Many other political battle lines in America, of course, are drawn between the richest and the rest. In every such battle, that very same political party consistently weighs in on the side of the richer — and thus stronger — at the expense of average citizens. For example:
- The distribution of the tax burden, where one of our political parties just passed a measure that transfers nearly a trillion dollars to the billionaire class and the corporate system, with minimal and only temporary benefits for average Americans, while piling more than $1 trillion in national debt onto future generations.
- The balance of power between our great corporations and the people who work for them, as one of our major parties has worked for more than a generation to weaken workers’ power. The result has been an ever-declining part of our national wealth going to wages and an ever-increasing share going to corporate profit.
- The battle over the Consumer Financial Protection Agency, whose mission was to protect average citizens from being deceived and exploited by giant financial institutions — an agency which one of our major parties has opposed and has now essentially neutered.
Still more of our political issues bear upon the relationship between stronger and weaker groups of people.
Take the treatment of racial, ethnic, and religious minorities. America has long been a diverse society, but from its founding the power structure has placed white over non-white, European over non-European, Christian over non-Christian, and male over female. Recent generations have seen the weaker of those pairs gain some ground, but the originally stronger groups remain clearly dominant.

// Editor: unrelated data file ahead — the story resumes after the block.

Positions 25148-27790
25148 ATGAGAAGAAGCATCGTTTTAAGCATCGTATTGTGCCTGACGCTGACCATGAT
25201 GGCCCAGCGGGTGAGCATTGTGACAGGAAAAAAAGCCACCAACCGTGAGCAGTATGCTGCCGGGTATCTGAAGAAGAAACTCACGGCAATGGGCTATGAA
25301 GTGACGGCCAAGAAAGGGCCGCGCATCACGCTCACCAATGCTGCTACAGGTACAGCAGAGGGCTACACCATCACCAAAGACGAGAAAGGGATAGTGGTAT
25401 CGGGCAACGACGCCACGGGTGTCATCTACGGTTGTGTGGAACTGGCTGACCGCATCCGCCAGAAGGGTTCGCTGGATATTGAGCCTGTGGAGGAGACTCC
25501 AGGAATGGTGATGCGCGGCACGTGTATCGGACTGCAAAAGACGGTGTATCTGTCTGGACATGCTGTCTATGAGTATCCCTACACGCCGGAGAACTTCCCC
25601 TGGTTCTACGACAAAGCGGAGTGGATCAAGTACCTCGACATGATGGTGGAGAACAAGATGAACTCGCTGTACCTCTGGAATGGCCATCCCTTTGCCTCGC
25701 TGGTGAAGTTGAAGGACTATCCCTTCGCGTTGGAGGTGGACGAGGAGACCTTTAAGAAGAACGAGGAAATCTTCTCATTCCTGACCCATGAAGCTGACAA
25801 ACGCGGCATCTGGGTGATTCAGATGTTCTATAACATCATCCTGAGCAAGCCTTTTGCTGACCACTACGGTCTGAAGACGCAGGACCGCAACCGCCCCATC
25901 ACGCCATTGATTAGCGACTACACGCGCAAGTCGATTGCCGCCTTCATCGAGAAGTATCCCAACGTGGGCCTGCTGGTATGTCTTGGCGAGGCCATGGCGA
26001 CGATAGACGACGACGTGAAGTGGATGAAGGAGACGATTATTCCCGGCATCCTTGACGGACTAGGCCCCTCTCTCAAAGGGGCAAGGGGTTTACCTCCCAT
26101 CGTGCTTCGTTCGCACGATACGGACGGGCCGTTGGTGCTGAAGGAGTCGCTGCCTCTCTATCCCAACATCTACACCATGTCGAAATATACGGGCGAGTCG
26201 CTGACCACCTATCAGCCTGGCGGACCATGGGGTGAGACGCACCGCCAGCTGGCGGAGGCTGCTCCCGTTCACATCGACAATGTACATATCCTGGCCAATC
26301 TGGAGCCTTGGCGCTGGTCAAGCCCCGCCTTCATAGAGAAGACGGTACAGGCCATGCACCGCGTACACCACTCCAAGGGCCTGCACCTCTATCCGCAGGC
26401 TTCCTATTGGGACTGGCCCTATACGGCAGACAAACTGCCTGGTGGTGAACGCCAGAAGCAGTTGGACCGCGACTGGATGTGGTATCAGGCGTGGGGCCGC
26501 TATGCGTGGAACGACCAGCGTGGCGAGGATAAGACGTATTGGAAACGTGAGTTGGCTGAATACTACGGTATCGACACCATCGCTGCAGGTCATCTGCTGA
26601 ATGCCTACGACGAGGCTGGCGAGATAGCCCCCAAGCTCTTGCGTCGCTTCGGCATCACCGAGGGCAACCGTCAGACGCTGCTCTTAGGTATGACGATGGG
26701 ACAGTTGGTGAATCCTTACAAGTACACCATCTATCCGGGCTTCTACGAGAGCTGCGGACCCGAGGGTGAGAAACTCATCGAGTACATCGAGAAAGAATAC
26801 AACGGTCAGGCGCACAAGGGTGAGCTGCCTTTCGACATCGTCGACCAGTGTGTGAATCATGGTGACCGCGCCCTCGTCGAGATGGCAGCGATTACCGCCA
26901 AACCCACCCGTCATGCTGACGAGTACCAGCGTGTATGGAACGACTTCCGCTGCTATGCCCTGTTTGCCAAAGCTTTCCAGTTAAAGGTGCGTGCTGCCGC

One of our two main political parties has placed itself squarely, and consistently, on the side of those long-dominant groups.
Indeed, I can think of only one issue on which today’s Republican Party sides with the weaker side: that is the issue of abortion, where the “stronger” party is the mother and the “weaker” party is the fetus inside her.
The question arises, why on this issue, and only on this issue does the GOP stand for “justice” for the weak? After all, nowhere in all of human relationships are we more likely to find selflessness, rather than mere selfishness, than in a mother’s relationship with her child.
From my observation, it does seem that for some Republicans, with the abortion issue, it is indeed a concern for the vulnerable that’s being expressed. But with others, it seems rather that the relationship involved is not that between mother and child but between a male-dominated society and the woman that society seeks to control.
So the picture, regarding even the issue of abortion, is mixed.
All of which leads to the question: what does it say about the moral nature of a political party if — almost without exception — it consistently sides with the strong against the weak?
Andy Schmookler – award-winning author and former candidate for Congress in VA-06 – is writing a series titled “A Better Human Story,” which can be found at http://abetterhumanstory.org/.